Download PDFPDF

Treating asthma in the COVID-19 pandemic
Compose Response

Plain text

  • No HTML tags allowed.
  • Web page addresses and e-mail addresses turn into links automatically.
  • Lines and paragraphs break automatically.
Author Information
First or given name, e.g. 'Peter'.
Your last, or family, name, e.g. 'MacMoody'.
Your email address, e.g.
Your role and/or occupation, e.g. 'Orthopedic Surgeon'.
Your organization or institution (if applicable), e.g. 'Royal Free Hospital'.
Statement of Competing Interests


  • A rapid response is a moderated but not peer reviewed online response to a published article in a BMJ journal; it will not receive a DOI and will not be indexed unless it is also republished as a Letter, Correspondence or as other content. Find out more about rapid responses.
  • We intend to post all responses which are approved by the Editor, within 14 days (BMJ Journals) or 24 hours (The BMJ), however timeframes cannot be guaranteed. Responses must comply with our requirements and should contribute substantially to the topic, but it is at our absolute discretion whether we publish a response, and we reserve the right to edit or remove responses before and after publication and also republish some or all in other BMJ publications, including third party local editions in other countries and languages
  • Our requirements are stated in our rapid response terms and conditions and must be read. These include ensuring that: i) you do not include any illustrative content including tables and graphs, ii) you do not include any information that includes specifics about any patients,iii) you do not include any original data, unless it has already been published in a peer reviewed journal and you have included a reference, iv) your response is lawful, not defamatory, original and accurate, v) you declare any competing interests, vi) you understand that your name and other personal details set out in our rapid response terms and conditions will be published with any responses we publish and vii) you understand that once a response is published, we may continue to publish your response and/or edit or remove it in the future.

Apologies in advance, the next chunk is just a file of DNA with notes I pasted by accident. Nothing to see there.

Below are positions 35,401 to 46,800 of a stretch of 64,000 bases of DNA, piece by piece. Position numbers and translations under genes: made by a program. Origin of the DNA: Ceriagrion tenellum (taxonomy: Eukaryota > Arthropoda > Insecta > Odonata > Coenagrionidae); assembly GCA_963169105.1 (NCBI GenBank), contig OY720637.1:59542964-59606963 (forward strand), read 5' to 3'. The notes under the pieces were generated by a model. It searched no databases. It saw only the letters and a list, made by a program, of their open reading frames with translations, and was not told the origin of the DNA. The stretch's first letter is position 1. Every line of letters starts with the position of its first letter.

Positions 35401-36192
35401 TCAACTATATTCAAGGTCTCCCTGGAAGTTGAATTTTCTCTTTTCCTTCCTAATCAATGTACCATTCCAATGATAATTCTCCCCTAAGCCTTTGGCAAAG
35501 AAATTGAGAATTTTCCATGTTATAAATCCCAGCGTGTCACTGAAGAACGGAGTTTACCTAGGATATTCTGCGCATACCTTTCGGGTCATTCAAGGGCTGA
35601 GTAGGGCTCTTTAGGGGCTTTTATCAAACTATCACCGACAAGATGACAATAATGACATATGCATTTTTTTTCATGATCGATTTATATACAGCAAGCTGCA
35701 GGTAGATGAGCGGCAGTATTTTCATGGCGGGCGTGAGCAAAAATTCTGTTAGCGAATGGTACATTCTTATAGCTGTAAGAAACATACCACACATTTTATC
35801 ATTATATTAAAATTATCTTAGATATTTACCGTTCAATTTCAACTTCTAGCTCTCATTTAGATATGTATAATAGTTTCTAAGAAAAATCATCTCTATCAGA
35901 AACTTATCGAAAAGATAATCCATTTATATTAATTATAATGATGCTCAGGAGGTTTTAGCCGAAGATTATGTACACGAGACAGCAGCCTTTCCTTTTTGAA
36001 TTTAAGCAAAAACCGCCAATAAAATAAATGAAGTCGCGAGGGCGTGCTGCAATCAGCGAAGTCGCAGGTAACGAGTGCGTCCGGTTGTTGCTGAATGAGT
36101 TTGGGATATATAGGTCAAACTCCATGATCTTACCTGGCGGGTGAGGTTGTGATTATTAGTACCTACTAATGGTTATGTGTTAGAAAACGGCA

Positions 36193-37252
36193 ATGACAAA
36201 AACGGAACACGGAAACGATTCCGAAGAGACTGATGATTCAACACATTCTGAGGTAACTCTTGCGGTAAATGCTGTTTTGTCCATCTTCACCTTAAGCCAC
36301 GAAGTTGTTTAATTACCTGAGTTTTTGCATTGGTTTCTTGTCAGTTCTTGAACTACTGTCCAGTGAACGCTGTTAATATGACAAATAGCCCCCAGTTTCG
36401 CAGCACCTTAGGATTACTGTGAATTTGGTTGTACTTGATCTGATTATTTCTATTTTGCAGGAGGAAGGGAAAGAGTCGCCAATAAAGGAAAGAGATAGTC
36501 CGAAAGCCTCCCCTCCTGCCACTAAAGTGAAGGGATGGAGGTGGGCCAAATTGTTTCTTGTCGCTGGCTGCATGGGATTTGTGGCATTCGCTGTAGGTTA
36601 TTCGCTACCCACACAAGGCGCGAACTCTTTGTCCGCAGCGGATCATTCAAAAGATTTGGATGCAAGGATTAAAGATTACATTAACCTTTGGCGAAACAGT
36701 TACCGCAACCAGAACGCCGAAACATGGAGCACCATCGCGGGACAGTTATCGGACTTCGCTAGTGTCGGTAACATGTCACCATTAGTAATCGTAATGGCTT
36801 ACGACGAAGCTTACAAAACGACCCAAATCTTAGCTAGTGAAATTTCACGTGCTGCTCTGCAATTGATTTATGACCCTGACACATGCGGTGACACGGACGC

• By submitting this rapid response you are agreeing to our terms and conditions for rapid responses and understand that your personal data will be processed in accordance with those terms and our privacy notice.
This question is for testing whether or not you are a human visitor and to prevent automated spam submissions.

Vertical Tabs

Other responses

Jump to comment:

  • Published on:
    Asthmatic children are less susceptible to Covid-19?
    • Chandra Sekhar Devulapalli, Senior Medical Advisor and Consultant Paediatrician Norwegian Labour and Welfare Administration (NAV), Work and Benefits Kristiania, Oslo, Norway.

    Dear Editor,
    I read with interest Editorial by Wang et al. (1) regarding treatment of asthma in Covid-19 pandemic. It has been reported that allergic diseases, asthma, and chronic obstructive pulmonary disease were not risk factors for SARS-CoV-2 infection as shown in an earlier report from China (2). On the other hand, early data from Centre for Disease Control and Prevention (CDC) in the US suggest a higher rate of asthma in patients hospitalized for severe Covid-19 illness (3). On this background, patients with severe and uncontrolled asthma have also been included to be at increased risk of developing more severe Covid-19 according to CDC (3). It is however unclear whether increased risk is also relevant to the paediatric age group.
    I agree with the authors that asthma control on a population scale may have improved due to reduced pollution, the use of face masks, better medication adherence and reduced smoking. However, these factors are of lesser importance in the paediatric age group. There is variability in the use of facial masks in different countries. It is most probably that lesser severe illness of Covid-19 in children due to the disease (asthma and respiratory allergy) itself that is offering some kind of protection. That protection seems to more than that being offered by adherence to medical treatment alone. Results from a recent cohort study indicate that children with asthma and allergies have reduced angiotensin-converting enzyme-2 (ACE2) gen...

    Show More
    Conflict of Interest:
    None declared.